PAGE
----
Well, It is also a matter of how the cyclist reacts' to said harassment. I assume all motorists' are going to be stupid. I also take into account, how the U.S. 'road structure' is built. First, The fact that vehicles made for the U.S. automotive market travel on the right side of the road with steering wheels on the left. Conversely, Cars made in England(for example), have the steering wheels on the right, while they drive on the left. The stupid consistency within both car markets, is that a motorist has to gauge how far to pass a cyclist, since they can't physically see through the lower portion of the passenger-side door to accurately give a cyclist enough room when passing.
    At times, I'm glad that motorists sit on the opposite side of their vehicle in relation to passing me on a two lane road, since many motorists tend to be less confident in their passing maneuver, giving me considerably more than 3 ft of passing distance. When I'm riding on the left side of a US one way street, motorists are much more confident in making closer passing maneuvers and at an even faster speed level, since their ability to gauge passing distance is far better.

    How I react to motorist harassment depends mainly on my personal experience with our local traffic, after some considerable riding time and my annual motorist interactions ranging in the tens of thousands, I've found that my riding experience lower on the stress factor level when using our local bicycle infrastructure whenever I'm able to. I consider it choosing the lesser of the two evils.

  8. #33
    Seņior Member ItsJustMe's Avatar
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    The placement of the steering wheel towards the center of the road is based on the fact that it's a hell of a lot more important for road users to keep from hitting one another in head-on collisions than it is for them to be able to judge how much clearance they have to something on the side of the road. The former happens every few seconds, the latter happens for some people every few years, or at most a few times an hour.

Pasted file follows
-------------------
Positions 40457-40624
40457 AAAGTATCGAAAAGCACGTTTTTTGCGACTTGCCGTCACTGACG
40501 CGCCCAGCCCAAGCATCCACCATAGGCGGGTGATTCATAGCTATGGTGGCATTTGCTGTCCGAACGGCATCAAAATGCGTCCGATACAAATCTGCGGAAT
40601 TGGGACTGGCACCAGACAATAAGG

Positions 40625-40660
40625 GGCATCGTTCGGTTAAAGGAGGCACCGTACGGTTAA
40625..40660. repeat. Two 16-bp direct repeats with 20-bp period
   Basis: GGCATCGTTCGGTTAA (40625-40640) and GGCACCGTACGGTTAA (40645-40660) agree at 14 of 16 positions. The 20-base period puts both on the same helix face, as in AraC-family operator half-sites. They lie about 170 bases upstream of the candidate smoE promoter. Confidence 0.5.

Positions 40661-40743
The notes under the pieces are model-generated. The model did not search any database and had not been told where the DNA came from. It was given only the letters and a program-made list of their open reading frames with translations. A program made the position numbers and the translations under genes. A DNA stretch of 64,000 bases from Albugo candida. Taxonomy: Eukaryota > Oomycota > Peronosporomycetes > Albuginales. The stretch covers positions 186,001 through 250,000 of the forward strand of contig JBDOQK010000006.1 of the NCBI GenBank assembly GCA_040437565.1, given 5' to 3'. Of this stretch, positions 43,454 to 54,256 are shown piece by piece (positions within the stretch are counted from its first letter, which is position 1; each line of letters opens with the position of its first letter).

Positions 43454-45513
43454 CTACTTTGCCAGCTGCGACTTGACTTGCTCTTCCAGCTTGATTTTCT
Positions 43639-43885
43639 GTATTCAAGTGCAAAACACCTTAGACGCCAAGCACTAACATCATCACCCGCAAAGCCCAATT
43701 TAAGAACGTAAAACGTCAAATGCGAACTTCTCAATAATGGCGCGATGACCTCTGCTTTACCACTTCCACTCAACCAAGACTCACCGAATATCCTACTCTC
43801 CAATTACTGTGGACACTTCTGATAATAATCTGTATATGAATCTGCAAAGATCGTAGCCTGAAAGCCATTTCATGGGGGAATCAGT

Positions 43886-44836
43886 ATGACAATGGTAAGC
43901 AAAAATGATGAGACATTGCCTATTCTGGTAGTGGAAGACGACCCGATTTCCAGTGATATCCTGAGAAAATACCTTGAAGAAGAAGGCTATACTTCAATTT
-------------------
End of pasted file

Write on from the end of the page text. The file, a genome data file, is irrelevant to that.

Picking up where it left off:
Work: the 8 hours that separates bike rides.

  9. #34
    24-Speed Machine Chris516's Avatar
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    Quote Originally Posted by Bekologist View Post
    how do they gauge that distance any easier with the bike in the middle of the traffic lane versus in a buffered bike-lane?

    Seriously, a rider is suggesting they'd be riding right where the traffic got rear-ended, and not in the 8 feet of width in which joey is safely 'taking the (bike)lane in"

    it seems obvious the teaching moment in this thread is -cyclists that 'take the (traffic) lane' can leave themselves open to rear-ending in stop and go urban traffic.